• continued slow economic growth with the possibility of reentering recessionary conditions

To protect ones company from these unnecessary risks, StrategyDriven recommends business leaders consider the following options:

  • Eliminating, streamlining, and outsourcing all processes and activities. The goal is to reduce headcount in order to avoid the potential costs associated with the new healthcare legislation and reduce the energy needed to produce the company’s goods and services to avoid the impacts of the proposed carbon tax. Additionally, more efficient processes increase the organization’s supply flexibility in response to market demand allowing for a reduction in inventory levels. In the case of outsourcing, those functions not absolutely required to be performed within the United States should be transferred to overseas providers.
  • Increasing employment of temporary staff. The goal is to minimize the company’s commitment to a higher number of full-time staff members that necessarily brings with it the elevated entitlement costs associated with Obamacare. A clearly defined return on investment should be identified prior to hiring any additional full-time staff.
  • Relocating operations to another country not as heavily burdened with taxes and other mandates. The goal is to reduce non-value adding payments required by the government. Consideration must be given to other added costs such as transportation and importation taxes when evaluating whether or not to relocate.
  • Limiting production and inventory levels. The goal is to reduce labor and energy consumption to avoid costs while at the same time preparing for the probable decline in the demand for goods that would result in slower inventory turns and subsequently higher inventories and warehousing costs should current production rates be maintained.
  • Expanding the organization’s cash reserves. The goal is to prepare the company for the heightened expenses that will be incurred as a result of Obamacare and the potential carbon tax as well as the reduction in revenues that will likely result from the expiration of the Bush Tax Cuts.

Final Thought…

Perspectives acknowledges that our recommendations include provisions that would result in fewer American jobs. We believe these recommendations are sound.

Perspectives believes the Obama Administration and Democrat controlled Congress passage of Obamacare, desire to rescind portions of the Bush Tax Cuts, proposed carbon tax legislation, and failure to pass a Federal budget is devastatingly harmful to the American economy. We believe business leaders have a responsibility to their company’s shareholders to maximize their return on investment and that the legislative initiatives discussed drive leaders to transfer operations overseas. Therefore, it is our opinion that the Obama Administration and Democrat Congressional Leaders are culpable for the ongoing unnecessary uncertainty preventing real economic recovery.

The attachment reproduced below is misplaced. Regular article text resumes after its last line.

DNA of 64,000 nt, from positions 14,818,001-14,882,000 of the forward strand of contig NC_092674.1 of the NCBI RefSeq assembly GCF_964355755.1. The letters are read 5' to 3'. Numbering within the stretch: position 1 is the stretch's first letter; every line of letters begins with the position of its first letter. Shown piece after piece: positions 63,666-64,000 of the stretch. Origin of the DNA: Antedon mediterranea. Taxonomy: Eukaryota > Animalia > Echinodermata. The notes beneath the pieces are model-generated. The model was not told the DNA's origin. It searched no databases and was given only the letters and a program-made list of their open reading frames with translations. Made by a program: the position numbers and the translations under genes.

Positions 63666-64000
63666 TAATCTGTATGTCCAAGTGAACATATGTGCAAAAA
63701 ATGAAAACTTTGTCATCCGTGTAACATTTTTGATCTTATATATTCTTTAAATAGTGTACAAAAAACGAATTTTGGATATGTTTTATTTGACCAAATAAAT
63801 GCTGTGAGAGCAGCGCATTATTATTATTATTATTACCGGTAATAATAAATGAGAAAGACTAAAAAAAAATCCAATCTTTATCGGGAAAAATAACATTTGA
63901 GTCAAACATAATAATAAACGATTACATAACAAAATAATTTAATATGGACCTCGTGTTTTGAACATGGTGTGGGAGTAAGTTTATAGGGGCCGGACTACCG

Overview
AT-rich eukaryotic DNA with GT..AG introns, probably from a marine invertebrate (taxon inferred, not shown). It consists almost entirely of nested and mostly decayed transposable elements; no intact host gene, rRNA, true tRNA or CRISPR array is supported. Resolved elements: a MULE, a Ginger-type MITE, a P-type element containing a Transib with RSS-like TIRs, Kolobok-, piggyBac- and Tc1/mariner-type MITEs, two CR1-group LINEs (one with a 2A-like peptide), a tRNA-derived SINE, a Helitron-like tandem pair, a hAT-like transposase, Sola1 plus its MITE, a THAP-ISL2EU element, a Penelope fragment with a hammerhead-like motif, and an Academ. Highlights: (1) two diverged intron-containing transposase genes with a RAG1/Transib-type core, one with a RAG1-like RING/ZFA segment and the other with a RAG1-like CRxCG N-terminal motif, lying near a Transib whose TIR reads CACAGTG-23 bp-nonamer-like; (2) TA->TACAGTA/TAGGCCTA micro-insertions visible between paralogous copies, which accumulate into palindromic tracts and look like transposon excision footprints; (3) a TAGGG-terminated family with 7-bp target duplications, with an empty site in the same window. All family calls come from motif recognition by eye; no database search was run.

As always, we’ve provided our perspective and hope you’ll share your thoughts, lessons learned, and recommended resources with us and the StrategyDriven audience.

Final Request…

StrategyDriven Editorial Perspective PodcastThe strength in our community grows with the additional insights brought by our expanding member base. Please consider rating us and sharing your perspectives regarding the StrategyDriven Editorial Perspective podcast on iTunes by clicking here. Sharing your thoughts improves our ranking and helps us attract new listeners which, in turn, helps us grow our community.

Thank you again for listening to the StrategyDriven Editorial Perspective podcast!

Sources

  1. “Expiring tax cuts hit taxpayers at every level,” Stephen Ohlemacher, Associated Press, September 16, 2010
  2. “Health Insurers Plan Hikes,” Janet Adamy, The Wall Street Journal, September 7, 2010 (http://online.wsj.com/article/SB10001424052748703720004575478200948908976.html)
  3. “Senate Physicians Conclude Health Law a ‘Grim Diagnosis’ for American Economy,” The Office of Senator Tom Coburn M.D., October 25, 2010 (http://healthreformreport.com/2010/10/3rd-congressional-district-in-profile-democratic-incumbent-titus-focuses-on-those-who-lost-jobs-face.php)
  4. “Son of Waxman-Markey: More Politics Makes for a More Costly Bill,” William Beach, Ben Lieberman, Karen Campbell, Ph.D., and David Kreutzer, Ph.D., The Heritage Foundation, May 18, 2009 (http://www.heritage.org/Research/Reports/2009/05/Son-of-Waxman-Markey-More-Politics-Makes-for-a-More-Costly-Bill)

StrategyDriven Editorial Perspective – Expanding Uncertainty in the U.S. Financial Sector, part 5

The Dodd-Frank Wall Street Reform and Consumer Protection Act represents the most sweeping change in the regulation of the U.S. financial industry in over half a century. Contained with the act are 243 new rules that will be developed by 11 different government agencies1; fundamentally reshaping how business is done at financial and non-financial institutions. But do these regulations treat businesses fairly and equitably or do they establish an unfair environment that favors a select few?

StrategyDriven believes the answer to this question is the latter. Not only does the Dodd-Frank Act create an unfair advantage for some businesses, the advantages provided favor those companies responsible for the meltdown of the U.S. financial system.